consider an attempt by Rami Ali to dissolve the dilemma by undermining a

fundamental premise on which it is built. While admiring the originality of

this approach, and even accepting his argument for the importance of

context, I nevertheless remain unconvinced by Ali’s solution, for reasons

I discuss.



5.1



PATRIDGE’S NON-HARM-BASED APPROACH

TO RESOLVING THE DILEMMA



Patridge is dissatisfied with Bartel’s attempt at a solution to the gamer’s

dilemma because it proffers only an indirect moral difference between

virtual paedophilia and virtual murder. Patridge’s aim is therefore to

identify a moral difference that is directly relevant insofar as it concerns

itself with pertinent characteristics of each of the contrasting virtual

events, but, importantly, examines whether these characteristics are construed by the subject as representative of our “lived moral reality”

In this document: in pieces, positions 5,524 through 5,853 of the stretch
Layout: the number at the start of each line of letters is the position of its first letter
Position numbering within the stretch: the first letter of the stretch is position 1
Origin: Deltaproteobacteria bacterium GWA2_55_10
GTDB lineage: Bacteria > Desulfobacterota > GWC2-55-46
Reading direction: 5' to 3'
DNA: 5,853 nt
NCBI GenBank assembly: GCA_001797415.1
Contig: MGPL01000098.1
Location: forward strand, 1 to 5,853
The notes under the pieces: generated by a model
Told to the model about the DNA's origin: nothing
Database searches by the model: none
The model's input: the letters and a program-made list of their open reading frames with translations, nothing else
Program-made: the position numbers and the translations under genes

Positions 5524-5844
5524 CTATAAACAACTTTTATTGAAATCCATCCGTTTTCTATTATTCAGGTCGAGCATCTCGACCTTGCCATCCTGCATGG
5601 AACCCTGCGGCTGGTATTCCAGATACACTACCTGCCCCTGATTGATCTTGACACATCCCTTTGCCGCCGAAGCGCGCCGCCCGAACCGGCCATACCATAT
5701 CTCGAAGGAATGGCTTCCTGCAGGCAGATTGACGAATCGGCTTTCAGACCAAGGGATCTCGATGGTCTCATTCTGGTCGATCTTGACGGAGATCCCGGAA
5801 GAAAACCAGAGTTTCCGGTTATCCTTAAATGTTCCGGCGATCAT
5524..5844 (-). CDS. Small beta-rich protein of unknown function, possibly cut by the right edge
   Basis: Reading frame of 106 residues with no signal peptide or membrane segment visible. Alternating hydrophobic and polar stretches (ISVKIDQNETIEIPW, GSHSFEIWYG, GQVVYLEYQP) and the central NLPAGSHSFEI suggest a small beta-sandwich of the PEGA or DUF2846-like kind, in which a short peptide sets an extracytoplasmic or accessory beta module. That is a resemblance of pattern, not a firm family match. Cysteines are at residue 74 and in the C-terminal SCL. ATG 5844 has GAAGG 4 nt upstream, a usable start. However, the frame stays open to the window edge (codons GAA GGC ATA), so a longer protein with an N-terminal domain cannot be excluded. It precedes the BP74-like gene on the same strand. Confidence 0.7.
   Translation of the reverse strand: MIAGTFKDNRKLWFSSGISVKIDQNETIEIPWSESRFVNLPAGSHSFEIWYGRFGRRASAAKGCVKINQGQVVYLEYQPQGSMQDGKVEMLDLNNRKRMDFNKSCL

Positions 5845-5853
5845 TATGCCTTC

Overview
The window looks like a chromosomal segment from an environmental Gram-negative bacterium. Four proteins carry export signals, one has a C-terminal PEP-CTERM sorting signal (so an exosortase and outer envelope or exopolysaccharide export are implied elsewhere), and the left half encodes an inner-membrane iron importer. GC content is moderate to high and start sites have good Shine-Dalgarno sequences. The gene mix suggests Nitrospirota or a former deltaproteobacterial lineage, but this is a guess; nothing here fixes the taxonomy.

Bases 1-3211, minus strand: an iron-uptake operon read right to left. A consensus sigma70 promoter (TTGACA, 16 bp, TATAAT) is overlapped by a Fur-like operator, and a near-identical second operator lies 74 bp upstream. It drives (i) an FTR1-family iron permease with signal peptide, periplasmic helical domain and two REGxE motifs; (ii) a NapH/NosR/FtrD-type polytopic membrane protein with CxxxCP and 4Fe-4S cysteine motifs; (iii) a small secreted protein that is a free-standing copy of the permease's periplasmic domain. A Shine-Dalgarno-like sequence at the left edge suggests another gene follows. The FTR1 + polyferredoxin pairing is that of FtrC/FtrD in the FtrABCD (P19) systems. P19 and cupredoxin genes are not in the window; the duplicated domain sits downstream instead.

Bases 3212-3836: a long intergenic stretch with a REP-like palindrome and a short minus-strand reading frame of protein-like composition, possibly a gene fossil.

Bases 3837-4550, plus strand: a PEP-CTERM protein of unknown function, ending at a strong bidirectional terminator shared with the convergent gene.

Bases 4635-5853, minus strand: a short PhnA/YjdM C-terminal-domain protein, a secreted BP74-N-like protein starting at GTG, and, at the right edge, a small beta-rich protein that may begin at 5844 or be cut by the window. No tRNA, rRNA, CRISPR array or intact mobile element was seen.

(2013b, p. 32) or whether, instead, they are seen as a departure from it.

What is noticeable about Patridge’s approach is that it does not concern

itself directly with harm; that is, she does not try to resolve the gamer’s

dilemma by attempting to convince us that virtual paedophilia is in some

way more harmful than virtual murder. This is not because she fails to see

the relevance of harm within moral reasoning; rather, it is because she

believes that non-harm-based moral resources offer not only a new and

independent way to approach the gamer’s dilemma but also subsequently

a more germane and therefore direct means of resolving it. As such, one

might reasonably take Patridge to be positing virtual paedophilia as

a harmless wrongdoing (Feinberg 1988) or as materially innocent but

morally non-innocent (McMahan 2006)1 insofar as she accepts that the

act is devoid of direct harm but still considers it to be morally wrong. I

would say that this view is partly correct. Her approach does, however,

allude to harm when, for example, she asks whether playing video games

with certain content will send the wrong moral message (see also, Powers’

2003, discussion on socially significant expression). Her question implies

concern over what one might come to think of as indirect, perhaps even